The following is an excerpt of an article by Billy Thompson for our Views on the Left section. This features in our fourth print issue, available NOW.
Find out how to get your own copy of the issue here.
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Like a lot of undergraduates who want to continue studying the subject they love, last year I considered doing a masters course. I assumed the system would remain the same in terms of the funding that we have at an undergraduate level. However, I found it to be more draconian than what we often perceive its undergraduate counterpart to be.
It punishes students that cannot afford to advance their education studies, places the entire financial burden on you upfront and offers loans that often fall short. Upon hearing of this backwards system, I felt compelled to write this article to offer my own solutions based on other areas of public policy.
The postgraduate loan system is not something usually covered by media and politicians. Politicians who focus on and chastise undergraduate tuition fees are ultimately missing the point – whether you eventually start repaying your tuition fee at £3000 or £6000, it makes absolutely no difference to a students’ ability to afford their next meal tomorrow. The problem is one of maintenance, and this is something that postgraduate students who, unlike undergraduates, face disproportionately.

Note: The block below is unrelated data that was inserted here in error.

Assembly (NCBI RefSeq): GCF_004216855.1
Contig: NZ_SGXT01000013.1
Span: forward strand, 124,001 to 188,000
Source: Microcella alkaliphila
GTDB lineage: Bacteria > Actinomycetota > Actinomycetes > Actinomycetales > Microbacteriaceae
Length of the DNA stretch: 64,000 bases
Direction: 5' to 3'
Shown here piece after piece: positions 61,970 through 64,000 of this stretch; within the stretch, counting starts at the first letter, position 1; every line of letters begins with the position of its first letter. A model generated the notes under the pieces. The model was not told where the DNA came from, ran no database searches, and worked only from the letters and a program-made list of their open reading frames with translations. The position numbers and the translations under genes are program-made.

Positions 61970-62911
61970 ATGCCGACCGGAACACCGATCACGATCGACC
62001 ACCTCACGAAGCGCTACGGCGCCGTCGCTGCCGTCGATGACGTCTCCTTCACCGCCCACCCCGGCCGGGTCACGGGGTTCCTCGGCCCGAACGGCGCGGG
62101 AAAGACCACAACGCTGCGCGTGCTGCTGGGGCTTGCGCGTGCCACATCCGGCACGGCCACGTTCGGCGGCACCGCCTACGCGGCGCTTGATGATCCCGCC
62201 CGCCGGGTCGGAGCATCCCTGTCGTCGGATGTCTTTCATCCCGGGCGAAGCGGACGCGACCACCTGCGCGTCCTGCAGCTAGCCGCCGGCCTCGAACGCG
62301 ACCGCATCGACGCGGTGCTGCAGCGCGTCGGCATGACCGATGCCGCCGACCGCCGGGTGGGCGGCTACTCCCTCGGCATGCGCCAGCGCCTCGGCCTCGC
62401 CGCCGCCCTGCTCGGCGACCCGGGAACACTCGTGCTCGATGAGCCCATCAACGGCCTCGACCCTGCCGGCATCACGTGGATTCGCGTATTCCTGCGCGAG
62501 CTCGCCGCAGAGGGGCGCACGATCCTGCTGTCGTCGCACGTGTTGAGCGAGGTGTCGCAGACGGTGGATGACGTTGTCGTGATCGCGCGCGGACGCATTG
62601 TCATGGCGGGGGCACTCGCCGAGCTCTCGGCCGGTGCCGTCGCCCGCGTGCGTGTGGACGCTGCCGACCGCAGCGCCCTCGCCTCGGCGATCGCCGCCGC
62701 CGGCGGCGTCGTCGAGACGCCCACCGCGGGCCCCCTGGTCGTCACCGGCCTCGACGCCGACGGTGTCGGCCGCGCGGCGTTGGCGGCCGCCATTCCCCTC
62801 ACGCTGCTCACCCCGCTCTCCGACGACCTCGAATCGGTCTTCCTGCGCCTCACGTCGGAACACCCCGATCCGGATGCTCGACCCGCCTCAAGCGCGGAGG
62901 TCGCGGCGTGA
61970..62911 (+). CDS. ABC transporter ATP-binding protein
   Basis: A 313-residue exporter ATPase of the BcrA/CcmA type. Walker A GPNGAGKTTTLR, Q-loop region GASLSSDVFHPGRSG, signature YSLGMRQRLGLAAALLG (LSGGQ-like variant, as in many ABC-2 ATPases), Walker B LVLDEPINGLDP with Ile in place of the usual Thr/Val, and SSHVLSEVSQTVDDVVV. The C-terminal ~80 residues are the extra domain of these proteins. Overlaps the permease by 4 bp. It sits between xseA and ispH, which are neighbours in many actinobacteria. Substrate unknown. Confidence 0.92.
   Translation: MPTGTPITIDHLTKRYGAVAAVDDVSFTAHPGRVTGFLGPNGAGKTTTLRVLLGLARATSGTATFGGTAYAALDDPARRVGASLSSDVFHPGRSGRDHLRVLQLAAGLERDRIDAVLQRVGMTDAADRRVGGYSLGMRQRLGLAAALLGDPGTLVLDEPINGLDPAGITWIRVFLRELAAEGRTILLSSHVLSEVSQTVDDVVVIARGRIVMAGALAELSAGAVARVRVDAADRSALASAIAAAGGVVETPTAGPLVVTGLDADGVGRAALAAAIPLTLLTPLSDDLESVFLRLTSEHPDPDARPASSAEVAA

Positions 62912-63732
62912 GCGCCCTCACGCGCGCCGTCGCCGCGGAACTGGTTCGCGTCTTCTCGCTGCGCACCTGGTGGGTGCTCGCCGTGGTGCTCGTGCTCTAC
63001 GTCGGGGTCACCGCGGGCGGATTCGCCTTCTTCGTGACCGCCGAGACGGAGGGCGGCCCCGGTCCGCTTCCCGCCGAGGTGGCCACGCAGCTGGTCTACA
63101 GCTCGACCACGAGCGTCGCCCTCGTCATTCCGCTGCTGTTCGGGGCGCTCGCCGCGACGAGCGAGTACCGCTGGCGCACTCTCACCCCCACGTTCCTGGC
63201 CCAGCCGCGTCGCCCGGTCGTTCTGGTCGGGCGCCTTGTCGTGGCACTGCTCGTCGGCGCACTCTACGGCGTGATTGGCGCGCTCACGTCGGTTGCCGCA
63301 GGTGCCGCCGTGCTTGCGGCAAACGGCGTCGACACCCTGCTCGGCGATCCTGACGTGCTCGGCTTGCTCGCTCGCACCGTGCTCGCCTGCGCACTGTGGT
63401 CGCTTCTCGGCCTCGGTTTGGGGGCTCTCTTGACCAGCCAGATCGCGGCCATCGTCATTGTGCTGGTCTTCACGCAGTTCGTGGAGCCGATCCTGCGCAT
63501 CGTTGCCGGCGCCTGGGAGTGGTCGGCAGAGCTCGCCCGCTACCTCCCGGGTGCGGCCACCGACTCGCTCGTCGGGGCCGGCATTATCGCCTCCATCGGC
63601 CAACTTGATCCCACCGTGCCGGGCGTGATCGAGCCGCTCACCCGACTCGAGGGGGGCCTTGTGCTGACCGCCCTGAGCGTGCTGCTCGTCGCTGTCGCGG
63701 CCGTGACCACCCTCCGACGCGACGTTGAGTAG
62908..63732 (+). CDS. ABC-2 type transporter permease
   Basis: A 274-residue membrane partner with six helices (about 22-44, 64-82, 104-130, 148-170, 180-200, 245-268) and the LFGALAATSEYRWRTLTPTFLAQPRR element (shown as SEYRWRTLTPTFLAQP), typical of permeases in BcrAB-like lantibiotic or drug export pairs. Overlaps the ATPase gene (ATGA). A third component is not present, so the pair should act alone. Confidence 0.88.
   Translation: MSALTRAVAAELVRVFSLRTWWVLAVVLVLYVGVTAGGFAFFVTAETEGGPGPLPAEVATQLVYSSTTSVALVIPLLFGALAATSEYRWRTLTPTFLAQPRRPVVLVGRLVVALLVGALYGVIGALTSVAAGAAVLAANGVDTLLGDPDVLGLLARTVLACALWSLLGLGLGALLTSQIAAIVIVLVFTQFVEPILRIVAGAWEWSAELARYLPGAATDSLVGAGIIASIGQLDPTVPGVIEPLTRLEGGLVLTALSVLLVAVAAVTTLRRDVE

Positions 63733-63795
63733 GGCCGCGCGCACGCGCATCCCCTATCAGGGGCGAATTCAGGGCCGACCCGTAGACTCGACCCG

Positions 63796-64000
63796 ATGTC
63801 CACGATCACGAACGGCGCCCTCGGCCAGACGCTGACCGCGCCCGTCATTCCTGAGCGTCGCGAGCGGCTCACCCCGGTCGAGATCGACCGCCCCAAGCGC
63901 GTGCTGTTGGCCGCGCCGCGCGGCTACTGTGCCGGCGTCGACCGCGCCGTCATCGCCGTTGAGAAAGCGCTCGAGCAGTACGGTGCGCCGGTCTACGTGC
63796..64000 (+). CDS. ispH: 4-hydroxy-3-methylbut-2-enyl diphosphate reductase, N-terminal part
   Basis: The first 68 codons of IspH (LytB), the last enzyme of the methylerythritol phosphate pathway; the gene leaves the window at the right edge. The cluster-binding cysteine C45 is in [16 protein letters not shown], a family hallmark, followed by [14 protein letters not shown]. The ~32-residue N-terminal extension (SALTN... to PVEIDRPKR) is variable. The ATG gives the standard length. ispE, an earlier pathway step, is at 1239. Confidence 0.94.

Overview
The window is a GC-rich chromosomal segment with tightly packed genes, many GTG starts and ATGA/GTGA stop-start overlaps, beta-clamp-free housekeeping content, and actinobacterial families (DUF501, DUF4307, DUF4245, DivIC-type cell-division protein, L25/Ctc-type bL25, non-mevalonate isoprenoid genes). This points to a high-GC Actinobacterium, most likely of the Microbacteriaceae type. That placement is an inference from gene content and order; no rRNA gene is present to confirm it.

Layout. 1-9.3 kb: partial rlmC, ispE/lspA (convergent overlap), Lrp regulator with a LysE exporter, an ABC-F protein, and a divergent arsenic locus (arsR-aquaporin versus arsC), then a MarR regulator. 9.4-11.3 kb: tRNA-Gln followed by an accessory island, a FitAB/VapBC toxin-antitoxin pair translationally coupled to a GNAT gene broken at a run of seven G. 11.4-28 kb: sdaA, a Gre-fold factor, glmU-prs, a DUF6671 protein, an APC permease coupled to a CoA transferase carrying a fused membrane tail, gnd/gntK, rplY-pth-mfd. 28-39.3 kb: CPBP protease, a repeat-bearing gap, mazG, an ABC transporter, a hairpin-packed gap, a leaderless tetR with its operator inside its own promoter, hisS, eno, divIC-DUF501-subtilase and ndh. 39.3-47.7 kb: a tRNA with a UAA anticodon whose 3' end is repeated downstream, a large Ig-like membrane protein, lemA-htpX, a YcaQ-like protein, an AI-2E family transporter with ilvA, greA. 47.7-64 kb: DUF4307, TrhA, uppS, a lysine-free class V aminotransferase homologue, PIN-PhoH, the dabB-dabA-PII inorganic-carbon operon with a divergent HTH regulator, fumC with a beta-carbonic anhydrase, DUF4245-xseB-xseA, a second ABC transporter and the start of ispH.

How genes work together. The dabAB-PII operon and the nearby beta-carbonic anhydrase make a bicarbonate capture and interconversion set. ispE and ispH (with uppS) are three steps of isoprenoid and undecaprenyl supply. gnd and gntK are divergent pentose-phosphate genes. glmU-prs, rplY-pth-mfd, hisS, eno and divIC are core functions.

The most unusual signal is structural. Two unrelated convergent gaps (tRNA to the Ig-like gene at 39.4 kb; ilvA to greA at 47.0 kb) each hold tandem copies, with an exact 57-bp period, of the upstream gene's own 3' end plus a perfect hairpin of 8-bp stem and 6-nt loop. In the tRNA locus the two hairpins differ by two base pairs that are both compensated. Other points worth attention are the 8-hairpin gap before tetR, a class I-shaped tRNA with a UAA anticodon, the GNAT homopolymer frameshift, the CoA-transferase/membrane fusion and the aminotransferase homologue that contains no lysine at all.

Postgraduates do not have their tuition fees paid for directly by the SLC (Student Loans Company). Instead, postgraduates get paid a lump sum of £10,906, which they must then divvy up to pay for their course fees and living costs. The problem, however, is that fees vary for different courses.
So, for instance, an MSc in Health Care Policy and Management at the University of Birmingham will cost £11,520 in tuition fees for the one-year course. A student entering this course has to make up £614 that the postgraduate loan fails to cover.
It only gets worse. Unlike the undergraduate system, no separate maintenance loan can be received from SLC. As a result, the student has to completely fund their living costs out of their own money, which is especially tricky for those coming from low-income backgrounds given that they cannot just rely on family.
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Read the rest of this article in the print issue, information on which can be found HERE.
Photo by sw77 on Flickr.